The flow system 300 is operable in the same manner and for the same purposes as the flow system 20. The system 300 may thus be used for tool insertion and removal in the four production strings and may be used to carry out a wide variety of formation treating and other well processes. Each formation connected into the system is accessible for treatment by using the single control string and one of the production strings.

It will now be apparent that a new and improved fluid flow system has been described and illustrated wherein a substantially unlimited number of circulation patterns may be established and operated from a single control tubing string.

It will be seen that the flow system includes one shuttle valve connected with the control string for each pair of production tubing strings in the system.

The foregoing description of the invention is explanatory only, and changes in the details of the construction illustrated may be made by those skilled in the art, within the scope of the appended claims, without departing from the spirit of the invention.

What is claimed and desired to be secured by Letters Patent is:

1. A fluid flow control system for a well comprising: means providing a first fluid flow passage extending into said well; means providing a second fluid flow passage extending into said well; a control fluid flow passage extending into said well; and fluid flow control means connected between said control fluid flow passage and each of said first and said second fluid flow passages in said well, said fluid flow control means having value means responsive to the fluid pressure in said flow passages and biased toward a closed position closing otf communication between said first and said second flow passages; said valve means being responsive to fluid pressure differential between the pressure in the control fluid passage and the pressure in a selected one of first and second flow passages to open said valve to communicate said selected one of said flow passages with said control fluid passage.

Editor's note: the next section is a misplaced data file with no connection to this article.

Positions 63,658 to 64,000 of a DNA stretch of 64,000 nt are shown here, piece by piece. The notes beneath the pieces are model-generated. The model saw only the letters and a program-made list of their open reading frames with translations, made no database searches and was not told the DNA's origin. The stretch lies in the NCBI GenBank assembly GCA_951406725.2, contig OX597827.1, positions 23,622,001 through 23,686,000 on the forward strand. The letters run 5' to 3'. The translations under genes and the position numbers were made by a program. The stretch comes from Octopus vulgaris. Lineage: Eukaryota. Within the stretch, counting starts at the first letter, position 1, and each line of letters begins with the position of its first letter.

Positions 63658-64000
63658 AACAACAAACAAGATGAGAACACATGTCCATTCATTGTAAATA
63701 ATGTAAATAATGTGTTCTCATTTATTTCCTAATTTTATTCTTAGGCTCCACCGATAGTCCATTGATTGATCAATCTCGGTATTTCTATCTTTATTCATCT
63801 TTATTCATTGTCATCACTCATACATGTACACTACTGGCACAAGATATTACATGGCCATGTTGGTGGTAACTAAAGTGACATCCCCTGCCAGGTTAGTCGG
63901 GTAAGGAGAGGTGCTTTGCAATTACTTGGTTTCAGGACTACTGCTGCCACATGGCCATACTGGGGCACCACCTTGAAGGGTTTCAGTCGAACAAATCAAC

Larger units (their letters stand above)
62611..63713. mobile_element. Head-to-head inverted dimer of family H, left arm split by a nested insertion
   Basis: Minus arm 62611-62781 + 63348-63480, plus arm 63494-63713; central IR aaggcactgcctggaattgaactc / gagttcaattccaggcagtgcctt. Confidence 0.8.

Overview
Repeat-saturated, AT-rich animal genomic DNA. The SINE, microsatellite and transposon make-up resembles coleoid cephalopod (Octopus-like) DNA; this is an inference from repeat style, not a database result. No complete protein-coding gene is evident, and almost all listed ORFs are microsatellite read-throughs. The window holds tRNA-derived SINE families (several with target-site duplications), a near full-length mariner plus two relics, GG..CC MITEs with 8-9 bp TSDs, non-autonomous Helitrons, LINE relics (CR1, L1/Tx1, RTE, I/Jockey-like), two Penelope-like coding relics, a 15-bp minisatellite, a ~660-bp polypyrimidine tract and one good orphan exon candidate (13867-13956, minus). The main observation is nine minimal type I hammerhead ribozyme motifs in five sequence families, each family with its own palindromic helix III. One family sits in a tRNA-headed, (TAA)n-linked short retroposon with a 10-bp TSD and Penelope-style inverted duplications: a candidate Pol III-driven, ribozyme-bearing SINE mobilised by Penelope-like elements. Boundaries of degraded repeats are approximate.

2. A fluid flow control system for a well comprising: first means providing a first fluid flow passage into said well; second means providing a second fluid flow passage into said well; control fluid flow passage means in said well; flow control means connected between said control fluid flow passage means and each of said first and second means in said well for selectively connecting said control fluid flow passage means and said first and second flow passages with each other, said flow control means having valve means operable in response to fluid pressure in said flow passages to open to interconnect said flow passages responsive to the fluid pressure in one of said flow passages, said flow control valve means being operable to be held in a closed position responsive to the fluid pressure in the other of said flow passages, and said flow control valve means being operable to be maintained in said open position subsequent to initial opening to permit fluid flow in either direction between said first and second flow passages and moving to closed position when fluid flow is terminated between said flow passages responsive to the fluid pressure within said means applied from either of said flow passages.

3. A fluid flow control system for a well comprising: first means providing a first fluid flow passage into said well; second means providing a second fluid flow passage into said well; third means providing a third fluid flow passage into said well; said first, second, and third means being interconnected with each other in said well; and fluid flow control means supported between said first means and said second and third means for controlling fluid flow between said first means and either of said second and third means, said flow control means having valve means operable responsive to fluid pressure differentials between a selected one of said second and third means and said first means to be opened to interconnect said first flow passage with either of said second and third flow passages responsive to a pressure diiierential established across said flow control means between said second and third flow passages, said fiow control value means moving to a position responsive to such pressure diflerential to interconnect said first flow passage and the one of said second and third flow passages having the higher pressure therein while isolating the one of the second and third flow passages having the lower pressure therein.